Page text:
According to the FBI, "hate crimes" are on the rise. The agency reported a 17% increase in such crimes in 2017 compared to 2016. Democratic presidential candidate Sen. Amy Klobuchar, D-Minn., recently said: "There has been an increase in hate crimes. There has been an increase in very negative rhetoric at groups." Notwithstanding the crime hoax perpetrated by actor Jussie Smollett, CNN recently reported, "Hate crime allegations show no signs of stopping, with plenty of examples reported in recent months."
But wait. The FBI, in its news release announcing the 2017 Hate Crime Statistics report detailing the "rise" in hate crimes, said, "Although the numbers increased last year, so did the number of law enforcement agencies reporting hate crime data -- with approximately 1,000 additional agencies contributing information." Coincidentally, the number of agencies that reported at least one hate crime within their jurisdiction also increased in 2017 -- by 15%. The FBI described its efforts "to encourage reporting of hate crime statistics." The FBI release said: "Next year, FBI personnel will provide training for law enforcement officers on how to identify bias-motivated incidents and report that data to the FBI's UCR (Uniform Crime Reports) Program. Additionally, the Department of Justice launched a new hate crimes webpage, which has information for law enforcement on reporting incidents."
Even PolitiFact, in its examination on whether there is a rise in hate crimes, said "the full picture is more nuanced," citing a hate crime researcher who "said that some of the increase, especially in cities with very low numbers before, was the result of the more rigorous reporting."
Kentucky State University professor Wilfred Reilly, author of a new book called "Hate Crime Hoax," goes further than mere skepticism about an alleged rise in hate crimes. He says that most of the headline-grabbing "hate crime" stories were fake and calls the 17% uptick an "aberration" due to this increase in agencies' reporting. "Almost all of that surge is due to the simple fact that in 2017 the number of police departments reporting hate crimes to the FBI increased by 1,000," says Reilly, according to a Detroit News opinion piece. "The surge narrative," he insists, "is pretty dishonest." The Jussie Smollett case represents just one recent hate crime hoax. For his book, Reilly examined 409 fake hate crimes that garnered media attention in the last five years. "In major cases, almost all of them have been hoaxes,' he says. 'The number of hate crime hoaxes actually exceeds the number of convictions. The majority of these high-profile incidents never happened.'"
If Reilly is right, the rampant news reports of the "rise" in hate crimes is a stunning example of what President Donald Trump calls "fake news."
Many media outlets, in 2013, reported on something known as the "knockout game," where unsuspecting whites walking on the street were approached, often from behind, and punched in the head -- reportedly by young black men. The goal, as the name suggests, was to secure a "knockout" of the whites with a single fist blow.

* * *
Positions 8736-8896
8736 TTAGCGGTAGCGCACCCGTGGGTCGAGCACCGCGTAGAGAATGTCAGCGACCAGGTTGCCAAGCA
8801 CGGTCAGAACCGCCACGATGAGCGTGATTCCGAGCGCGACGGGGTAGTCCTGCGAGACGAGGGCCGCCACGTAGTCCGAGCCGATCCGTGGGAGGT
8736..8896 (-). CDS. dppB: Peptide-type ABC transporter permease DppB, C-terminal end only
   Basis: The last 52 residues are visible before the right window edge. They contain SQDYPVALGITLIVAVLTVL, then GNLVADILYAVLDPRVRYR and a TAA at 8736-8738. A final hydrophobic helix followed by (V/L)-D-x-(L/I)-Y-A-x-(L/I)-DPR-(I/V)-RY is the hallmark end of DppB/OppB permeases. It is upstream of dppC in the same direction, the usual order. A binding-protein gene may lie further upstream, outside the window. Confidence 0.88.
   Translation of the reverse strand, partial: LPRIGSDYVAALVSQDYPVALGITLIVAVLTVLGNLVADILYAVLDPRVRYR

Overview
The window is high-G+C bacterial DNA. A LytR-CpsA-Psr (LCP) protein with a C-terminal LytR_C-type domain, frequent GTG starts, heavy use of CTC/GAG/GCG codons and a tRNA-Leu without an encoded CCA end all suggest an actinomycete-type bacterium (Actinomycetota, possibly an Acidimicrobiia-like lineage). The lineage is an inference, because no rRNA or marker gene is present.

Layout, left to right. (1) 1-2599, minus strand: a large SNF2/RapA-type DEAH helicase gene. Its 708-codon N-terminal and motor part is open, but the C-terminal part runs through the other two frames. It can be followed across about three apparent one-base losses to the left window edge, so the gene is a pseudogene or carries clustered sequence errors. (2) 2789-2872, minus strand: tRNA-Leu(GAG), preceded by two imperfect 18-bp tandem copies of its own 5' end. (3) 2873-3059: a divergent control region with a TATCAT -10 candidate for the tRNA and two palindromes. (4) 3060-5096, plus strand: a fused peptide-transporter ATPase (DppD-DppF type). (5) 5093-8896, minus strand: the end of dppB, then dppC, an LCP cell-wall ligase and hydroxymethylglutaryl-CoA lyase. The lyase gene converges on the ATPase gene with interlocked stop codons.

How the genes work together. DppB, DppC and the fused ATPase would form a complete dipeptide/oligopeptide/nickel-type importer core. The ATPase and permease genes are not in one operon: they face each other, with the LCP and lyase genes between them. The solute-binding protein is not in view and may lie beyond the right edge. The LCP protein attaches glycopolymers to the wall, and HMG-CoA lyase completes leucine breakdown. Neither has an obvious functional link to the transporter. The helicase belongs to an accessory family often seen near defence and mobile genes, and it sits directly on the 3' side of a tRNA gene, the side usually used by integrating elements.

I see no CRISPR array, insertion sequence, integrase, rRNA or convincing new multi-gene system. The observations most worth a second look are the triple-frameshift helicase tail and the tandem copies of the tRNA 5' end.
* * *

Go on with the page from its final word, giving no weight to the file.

Colin Flaherty, "White Girl Bleed a Lot: The Return of Racial Violence to America and How the Media Ignore It," called the game a national trend. He described "knockouts" in Philadelphia, Atlantic City, St. Louis, Birmingham, Chicago, Charlotte, Milwaukee, Denver, Minneapolis, Georgetown, New York City, Greensboro, Baltimore, Las Vegas, Kansas City, Miami, Cleveland, Nashville, Peoria, Seattle, Saratoga Springs, Atlanta and other places.
But much of mainstream media dismissed the idea as "fake news," attributing the notion of a rise in "knockout games" to the ravings of conservative media driven by anecdote.
The New York Times, in an article entitled "Police Unsure if Random Attacks Are Rising Threat or Urban Myth," expressed its cynicism about any trend or rise in such black-against-white "knockouts." The Atlantic sniffed, "It's a two-decade-old rarity that suddenly became a media sensation." NPR was equally dismissive. "Framing it as a game gives it a hook for the news media," it said in November 2013, "but we already have a name for this type of thing: It's a random street assault, a terrible phenomenon, but not a new one. ... As Chris Ferguson, a psychologist who specializes in youth and violence, told the Riverfront Times, 'For some reason everything involving teens gets called a game, no matter how little play behavior has to do with the motives.'" Los Angeles Times columnist Robin Abcarian called knockout game stories "part of the ongoing demonization of black teenagers." Abcarian ID'd the real villains behind what she considered a phony narrative: "conservative voices who stoke racial animus for fun and ratings."
As to the "knockout game," much of the media was skeptical. As to the so-called surge in hate crimes in the era of Donald Trump, where is the mainstream media cynicism when you need it?